The Big Sick seems a little perverse
The Big Sick (15, 120 mins)
Director: Michael Showalter
Stars: Kumail Nanjiani, Zoe Kazan, Holly Hunter
Presumably there’s a pun here on Raymond Chandler’s The Big Sleep, which again would have been a more appropriate title.
And this isn’t the only strange decision made by director Michael Showalter. Pakistani-American comic Kumail Nanjiani plays himself as he recreates his early relationship with his wife Emily V Gordon (played by Zoe Kazan).
The couple met at a comedy club when Kumail was a struggling stand-up, split up after a blazing row and got back together after he helped nurse her through a medically-induced coma.
As this is about a comedian and co-written by a comedian, I readied myself for a barrage of well-honed gags. But the film doesn’t seem overly interested in delivering one-liners. After a few (I assume) deliberately awkward early stand-up routines, the focus shifts to drama.
Kumail, who moved to Chicago from Pakistan as a teenager, is caught between two cultures. While he is busy plotting his career and romancing smart psychology post-grad Emily, his pushy mother (Zenobia Shroff) is researching law schools and auditioning Pakistani brides.
This is a dilemma that will be familiar to many in melting pot America and multi-cultural Britain. After East Is East,
My Big Fat Greek Wedding and countless “immigrant experience” dramas it probably feels a tad familiar to everyone else, too.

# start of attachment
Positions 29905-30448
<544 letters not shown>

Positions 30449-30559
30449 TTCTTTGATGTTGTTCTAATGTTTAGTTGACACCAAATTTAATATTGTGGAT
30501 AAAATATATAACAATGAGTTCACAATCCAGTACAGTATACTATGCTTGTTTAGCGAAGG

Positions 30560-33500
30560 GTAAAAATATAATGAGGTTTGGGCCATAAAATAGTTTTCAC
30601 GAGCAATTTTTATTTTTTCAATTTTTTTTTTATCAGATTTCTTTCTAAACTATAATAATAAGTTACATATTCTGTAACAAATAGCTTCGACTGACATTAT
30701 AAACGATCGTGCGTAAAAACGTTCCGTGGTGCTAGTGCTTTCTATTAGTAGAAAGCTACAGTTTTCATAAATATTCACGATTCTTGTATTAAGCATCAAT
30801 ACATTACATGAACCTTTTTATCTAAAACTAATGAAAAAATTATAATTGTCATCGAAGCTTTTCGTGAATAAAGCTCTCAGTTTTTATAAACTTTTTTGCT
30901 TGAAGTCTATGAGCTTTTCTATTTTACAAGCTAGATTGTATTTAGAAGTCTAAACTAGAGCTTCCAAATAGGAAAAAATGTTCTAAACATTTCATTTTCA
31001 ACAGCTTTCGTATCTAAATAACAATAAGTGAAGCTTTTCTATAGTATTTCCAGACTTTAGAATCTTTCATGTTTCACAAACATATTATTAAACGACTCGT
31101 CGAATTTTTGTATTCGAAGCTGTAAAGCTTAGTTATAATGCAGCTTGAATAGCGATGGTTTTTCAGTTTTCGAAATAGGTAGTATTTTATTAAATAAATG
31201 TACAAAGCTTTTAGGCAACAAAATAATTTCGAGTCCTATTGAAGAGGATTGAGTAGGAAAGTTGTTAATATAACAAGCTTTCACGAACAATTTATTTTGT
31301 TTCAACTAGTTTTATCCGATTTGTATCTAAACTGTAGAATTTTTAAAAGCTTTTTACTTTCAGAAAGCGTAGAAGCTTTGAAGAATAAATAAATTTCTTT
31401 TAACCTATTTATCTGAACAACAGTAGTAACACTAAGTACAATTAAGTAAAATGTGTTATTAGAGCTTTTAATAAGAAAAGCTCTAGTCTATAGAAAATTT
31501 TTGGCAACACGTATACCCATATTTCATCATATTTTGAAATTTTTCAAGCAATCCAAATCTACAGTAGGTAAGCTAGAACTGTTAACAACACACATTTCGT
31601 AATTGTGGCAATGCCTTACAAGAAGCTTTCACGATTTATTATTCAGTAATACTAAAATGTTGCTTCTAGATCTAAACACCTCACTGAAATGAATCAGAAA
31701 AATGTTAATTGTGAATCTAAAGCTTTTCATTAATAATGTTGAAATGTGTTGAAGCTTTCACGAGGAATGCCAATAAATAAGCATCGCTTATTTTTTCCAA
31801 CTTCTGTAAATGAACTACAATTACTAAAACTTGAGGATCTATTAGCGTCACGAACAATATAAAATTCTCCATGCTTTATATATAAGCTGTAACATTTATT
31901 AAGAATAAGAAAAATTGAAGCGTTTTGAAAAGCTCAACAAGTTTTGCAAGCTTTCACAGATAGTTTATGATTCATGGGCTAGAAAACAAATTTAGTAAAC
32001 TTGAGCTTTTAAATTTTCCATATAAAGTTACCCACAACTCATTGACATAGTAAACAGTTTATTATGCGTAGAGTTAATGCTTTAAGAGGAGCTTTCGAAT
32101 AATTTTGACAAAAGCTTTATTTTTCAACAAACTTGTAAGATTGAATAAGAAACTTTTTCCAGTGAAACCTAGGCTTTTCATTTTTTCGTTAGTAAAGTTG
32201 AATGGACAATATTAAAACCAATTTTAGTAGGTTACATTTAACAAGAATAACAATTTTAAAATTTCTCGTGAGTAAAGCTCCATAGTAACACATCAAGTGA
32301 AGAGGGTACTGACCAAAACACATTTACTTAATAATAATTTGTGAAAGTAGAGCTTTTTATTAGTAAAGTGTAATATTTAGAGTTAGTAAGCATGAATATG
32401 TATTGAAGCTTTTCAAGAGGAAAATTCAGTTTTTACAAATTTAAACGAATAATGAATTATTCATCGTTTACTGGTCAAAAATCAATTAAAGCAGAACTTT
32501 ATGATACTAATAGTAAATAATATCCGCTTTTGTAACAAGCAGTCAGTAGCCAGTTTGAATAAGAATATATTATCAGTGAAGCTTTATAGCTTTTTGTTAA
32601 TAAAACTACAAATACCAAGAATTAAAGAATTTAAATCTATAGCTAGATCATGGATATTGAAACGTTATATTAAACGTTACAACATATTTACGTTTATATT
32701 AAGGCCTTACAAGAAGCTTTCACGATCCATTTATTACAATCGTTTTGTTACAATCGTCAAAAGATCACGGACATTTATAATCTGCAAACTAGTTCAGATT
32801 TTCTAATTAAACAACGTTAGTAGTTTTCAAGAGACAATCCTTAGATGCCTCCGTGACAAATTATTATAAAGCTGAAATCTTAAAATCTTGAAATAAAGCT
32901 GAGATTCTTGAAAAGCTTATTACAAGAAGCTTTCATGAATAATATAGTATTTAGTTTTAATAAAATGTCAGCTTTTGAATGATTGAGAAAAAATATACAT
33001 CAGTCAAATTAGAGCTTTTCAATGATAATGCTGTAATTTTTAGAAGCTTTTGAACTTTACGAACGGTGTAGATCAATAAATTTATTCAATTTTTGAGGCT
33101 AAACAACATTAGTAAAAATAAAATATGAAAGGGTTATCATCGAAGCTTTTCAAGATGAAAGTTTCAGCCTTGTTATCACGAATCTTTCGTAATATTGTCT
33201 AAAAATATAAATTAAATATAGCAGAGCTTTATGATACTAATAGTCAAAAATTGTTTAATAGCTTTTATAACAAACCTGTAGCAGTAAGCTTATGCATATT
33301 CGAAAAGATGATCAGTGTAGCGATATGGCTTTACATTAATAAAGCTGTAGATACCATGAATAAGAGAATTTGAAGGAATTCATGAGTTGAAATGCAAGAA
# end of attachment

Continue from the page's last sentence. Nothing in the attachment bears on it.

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After we buy into the couple during their breezy courtship, they split when Kumail chooses family over romance. Then that weird title comes into play.
Emily is struck down with a mystery illness and when the doctors decide to induce a coma it falls to Kumail to sign the consent form and track down her parents.
Meeting the in-laws has been mined for laughs plenty of times already but there’s heart as well as humour in Kumail’s awkward relationship with Emily’s parents Beth and Terry (Holly Hunter and Ray Romano).
At first Beth is openly hostile to the man who has just dumped her daughter but after they bond at her bedside, a touching relationship begins to develop.
The real Emily co-wrote the script with Nanjiani and you can feel genuine affection for her father in the bumbling Terry.
“Nine/11? I mean, I’ve always wanted to have a conversation about it… with people,” he says to Kumail, in a toe-curling attempt to break the ice. “You’ve never talked to people about 9/11?” Kumail replies.
This horribly awkward conversation quickly develops into the film’s funniest and edgiest scene but only when its leading lady is unconscious is this rom-com really alive.